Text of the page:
Despite changes to US kidney allocation system, inequality persists
The implementation of a new U.S. kidney transplant allocation system did not solve many of the inequities that low-income and minority kidney disease patients face, Drexel University College of Medicine researchers found in a new study published recently in the journal Clinical Transplantation.
The study strengthens the argument that early disease diagnosis and preemptive waitlisting (being "listed" before requiring chronic dialysis) remain the most effective strategies to improve survival chances—strategies that many of the country's most vulnerable populations still do not have access to.
Dialysis is a treatment needed when a person develops end stage kidney failure. When kidneys fail, dialysis keeps the body in balance by removing waste, helping to control blood pressure and regulating chemicals. Though dialysis can keep a person alive while waiting for a transplant, the treatment is risky and comes with a slew of uncomfortable side effects.
"Dialysis time isn't like regular time. Waiting to pursue transplantation until a patient is already on dialysis is basically playing Russian roulette with their health," said study lead author Meera Nair Harhay, MD, a nephrologist and associate professor of medicine at Drexel's College of Medicine.
That's why it is best to receive an early diagnosis and explore transplant as a treatment right way. Then, you might be able to get a transplant "preemptively," without ever needing to start dialysis. However, the process of getting on a waitlist for a transplant—and avoiding dialysis—has for some time been skewed toward patients with a higher socio-economic status, access to better health insurance and primary care. Low-income and minority patients, by contrast, are disproportionately less likely to receive care for their disease early, and therefore spend much longer on dialysis.
In an effort to shrink this disparity, the Organ Procurement and Transplantation Network made major changes to the deceased donor kidney allocation system in 2014. Before then, waiting time for kidney transplants universally started after a person was waitlisted, whether or not they had started dialysis.
"Minorities and the uninsured, who were less likely than white patients to be referred early for kidney transplant, used to have to wait even more years on dialysis before getting a transplant," said Harhay. "Dialysis has a lot of risks. People die, or their health status can worsen considerably."
Under the new system, kidney transplant candidates who are waitlisted after beginning dialysis get that dialysis time "credited" to their overall waiting time. For example, someone who endured five years of dialysis before going on the transplant waiting list would accrue five "priority points" and be elevated on the list. However, those with preemptive wait-listing still start their clock even earlier, accruing an extra priority point for every year they spend on the list.
While early studies showed that the new system was successful in closing the gap in transplant rates between waitlisted white and minority patients, the Drexel study authors wanted to look into other potential implications of the new rules. The researchers examined retrospective data, between 2011 to 2014 (before the allocation system changed) and 2014 to 2017 (after the change).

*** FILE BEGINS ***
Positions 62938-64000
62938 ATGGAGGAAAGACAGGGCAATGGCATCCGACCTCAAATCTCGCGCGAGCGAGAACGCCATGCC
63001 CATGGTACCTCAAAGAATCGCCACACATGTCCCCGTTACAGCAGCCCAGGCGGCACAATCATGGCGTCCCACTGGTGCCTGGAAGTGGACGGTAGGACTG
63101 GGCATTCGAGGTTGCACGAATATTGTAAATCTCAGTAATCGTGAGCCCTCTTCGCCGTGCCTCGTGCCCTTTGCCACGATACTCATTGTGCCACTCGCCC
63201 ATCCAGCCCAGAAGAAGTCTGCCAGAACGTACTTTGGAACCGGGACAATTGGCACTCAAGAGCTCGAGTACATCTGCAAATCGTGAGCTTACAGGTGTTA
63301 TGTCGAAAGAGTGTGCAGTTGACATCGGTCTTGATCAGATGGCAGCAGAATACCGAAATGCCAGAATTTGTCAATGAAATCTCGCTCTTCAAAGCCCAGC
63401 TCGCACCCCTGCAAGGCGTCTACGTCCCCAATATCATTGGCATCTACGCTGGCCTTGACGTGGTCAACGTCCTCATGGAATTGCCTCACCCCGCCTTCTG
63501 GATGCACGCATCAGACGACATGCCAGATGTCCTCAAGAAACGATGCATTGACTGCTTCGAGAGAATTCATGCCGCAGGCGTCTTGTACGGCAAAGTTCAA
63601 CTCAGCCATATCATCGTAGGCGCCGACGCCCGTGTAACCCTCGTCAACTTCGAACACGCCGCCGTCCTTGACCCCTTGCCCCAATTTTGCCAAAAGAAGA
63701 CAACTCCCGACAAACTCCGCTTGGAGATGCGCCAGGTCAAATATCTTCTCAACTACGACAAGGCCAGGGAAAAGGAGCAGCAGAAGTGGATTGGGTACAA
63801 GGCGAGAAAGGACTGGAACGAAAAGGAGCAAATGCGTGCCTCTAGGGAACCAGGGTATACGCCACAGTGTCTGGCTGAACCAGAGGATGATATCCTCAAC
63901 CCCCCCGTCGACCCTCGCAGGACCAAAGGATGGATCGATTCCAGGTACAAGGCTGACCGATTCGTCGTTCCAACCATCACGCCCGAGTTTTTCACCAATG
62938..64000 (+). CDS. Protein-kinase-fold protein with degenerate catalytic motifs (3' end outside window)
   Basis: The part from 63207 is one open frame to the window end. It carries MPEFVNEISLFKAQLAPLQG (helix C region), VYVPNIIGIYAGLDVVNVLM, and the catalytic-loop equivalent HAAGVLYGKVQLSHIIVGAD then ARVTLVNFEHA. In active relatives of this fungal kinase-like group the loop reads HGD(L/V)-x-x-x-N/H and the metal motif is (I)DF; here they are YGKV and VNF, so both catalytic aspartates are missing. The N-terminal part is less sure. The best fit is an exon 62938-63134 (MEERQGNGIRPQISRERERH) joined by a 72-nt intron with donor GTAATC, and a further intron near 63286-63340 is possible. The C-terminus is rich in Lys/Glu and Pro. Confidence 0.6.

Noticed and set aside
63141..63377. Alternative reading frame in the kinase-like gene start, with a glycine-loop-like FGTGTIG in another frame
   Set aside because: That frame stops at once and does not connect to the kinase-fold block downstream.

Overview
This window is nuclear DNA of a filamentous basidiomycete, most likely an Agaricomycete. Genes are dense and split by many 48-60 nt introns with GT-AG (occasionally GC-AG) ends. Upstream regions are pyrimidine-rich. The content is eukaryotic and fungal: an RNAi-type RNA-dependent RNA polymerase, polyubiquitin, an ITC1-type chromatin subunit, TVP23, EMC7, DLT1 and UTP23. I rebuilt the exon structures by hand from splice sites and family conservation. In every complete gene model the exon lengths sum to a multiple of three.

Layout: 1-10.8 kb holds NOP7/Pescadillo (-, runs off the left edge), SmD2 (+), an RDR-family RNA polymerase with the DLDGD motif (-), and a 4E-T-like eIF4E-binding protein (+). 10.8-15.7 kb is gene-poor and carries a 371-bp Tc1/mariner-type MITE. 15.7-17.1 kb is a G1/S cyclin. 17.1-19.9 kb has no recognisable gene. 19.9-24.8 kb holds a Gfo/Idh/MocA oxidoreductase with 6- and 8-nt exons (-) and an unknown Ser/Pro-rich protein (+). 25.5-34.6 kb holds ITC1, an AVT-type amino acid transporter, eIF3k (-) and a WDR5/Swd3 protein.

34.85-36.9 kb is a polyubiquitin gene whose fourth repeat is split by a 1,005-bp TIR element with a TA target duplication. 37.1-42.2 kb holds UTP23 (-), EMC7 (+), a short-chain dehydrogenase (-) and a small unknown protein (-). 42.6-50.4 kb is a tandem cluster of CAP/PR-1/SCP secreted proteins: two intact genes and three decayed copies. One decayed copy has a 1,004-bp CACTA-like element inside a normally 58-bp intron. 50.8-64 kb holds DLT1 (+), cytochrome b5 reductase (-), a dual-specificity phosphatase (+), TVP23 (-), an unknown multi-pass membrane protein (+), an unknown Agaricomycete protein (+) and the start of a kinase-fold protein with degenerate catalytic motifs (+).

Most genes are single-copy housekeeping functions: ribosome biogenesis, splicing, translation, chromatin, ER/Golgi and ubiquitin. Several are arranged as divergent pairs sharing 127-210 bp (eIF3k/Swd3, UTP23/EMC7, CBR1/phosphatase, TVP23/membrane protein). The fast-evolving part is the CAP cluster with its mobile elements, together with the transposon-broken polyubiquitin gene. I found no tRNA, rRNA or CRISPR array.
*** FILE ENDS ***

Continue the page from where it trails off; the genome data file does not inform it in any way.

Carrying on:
They found that after the new system was implemented, transplant recipients who were waitlisted before starting dialysis (who are overwhelmingly white) continued to receive transplants with three to four years less, on average, of dialysis exposure than their peers who were waitlisted after starting dialysis.
"You would expect that this new system would reshuffle the deck a bit and narrow this gap—so that someone who had been on dialysis for two or three years might get a kidney transplant before someone who has not started dialysis," Harhay said. "But we did not find that to be the case. The gap between those who were listed early and listed late is still quite wide."
Moreover, the system gives the highest quality kidneys to those who have had the least years on dialysis, opening the door to further disparities based on the timing of wait-listing.
Historically, patients who are preemptively listed for a transplant (before dialysis), have been found to have superior outcomes, compared to those listed after going on dialysis, due to both socioeconomic differences and the debilitating health impacts of prolonged dialysis exposure.
In the U.S, Medicare only provides health insurance for individuals with kidney disease after they start dialysis, so individuals who don't qualify for Medicare by age criteria have to rely on private insurance or Medicaid to be pre-emptively wait-listed. With the implementation of the ACA, states that expanded their Medicaid programs experienced a significant increase in preemptive listings of Medicaid beneficiaries, a previous study from Harhay and colleagues showed.
But even with expanded access to insurance, there are many other barriers to preemptive waitlisting for low-income and minority patients, Harhay said, including differences in access to high-quality primary care to ensure timely diagnosis of kidney disease and referral to kidney disease specialists.
"Our study shows that, even under the new kidney allocation system, important equity issues remain in kidney transplant care," Harhay said. "I think we really need to be focusing on increasing kidney disease awareness, long before dialysis is needed."